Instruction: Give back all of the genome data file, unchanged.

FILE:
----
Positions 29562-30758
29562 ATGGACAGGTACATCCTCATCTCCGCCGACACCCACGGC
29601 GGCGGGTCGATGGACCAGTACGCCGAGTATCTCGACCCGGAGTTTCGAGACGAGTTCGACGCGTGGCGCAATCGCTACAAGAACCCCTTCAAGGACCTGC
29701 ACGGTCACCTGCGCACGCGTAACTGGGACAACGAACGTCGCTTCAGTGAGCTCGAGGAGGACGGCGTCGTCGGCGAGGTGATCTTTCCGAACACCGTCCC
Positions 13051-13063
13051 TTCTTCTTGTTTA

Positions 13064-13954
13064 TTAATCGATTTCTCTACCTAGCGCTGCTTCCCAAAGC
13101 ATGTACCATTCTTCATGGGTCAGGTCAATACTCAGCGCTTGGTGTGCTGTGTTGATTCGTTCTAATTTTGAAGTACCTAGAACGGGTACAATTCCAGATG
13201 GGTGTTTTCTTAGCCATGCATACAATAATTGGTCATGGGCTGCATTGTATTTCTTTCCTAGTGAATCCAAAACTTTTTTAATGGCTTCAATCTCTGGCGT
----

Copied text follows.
Positions 29562-30758
29562 ATGGACAGGTACATCCTCATCTCCGCCGACACCCACGGC
29601 GGCGGGTCGATGGACCAGTACGCCGAGTATCTCGACCCGGAGTTTCGAGACGAGTTCGACGCGTGGCGCAATCGCTACAAGAACCCCTTCAAGGACCTGC
29701 ACGGTCACCTGCGCACGCGTAACTGGGACAACGAACGTCGCTTCAGTGAGCTCGAGGAGGACGGCGTCGTCGGCGAGGTGATCTTTCCGAACACCGTCCC
Positions 13051-13063
13051 TTCTTCTTGTTTA

Positions 13064-13954
13064 TTAATCGATTTCTCTACCTAGCGCTGCTTCCCAAAGC
13101 ATGTACCATTCTTCATGGGTCAGGTCAATACTCAGCGCTTGGTGTGCTGTGTTGATTCGTTCTAATTTTGAAGTACCTAGAACGGGTACAATTCCAGATG
13201 GGTGTTTTCTTAGCCATGCATACAATAATTGGTCATGGGCTGCATTGTATTTCTTTCCTAGTGAATCCAAAACTTTTTTAATGGCTTCAATCTCTGGCGT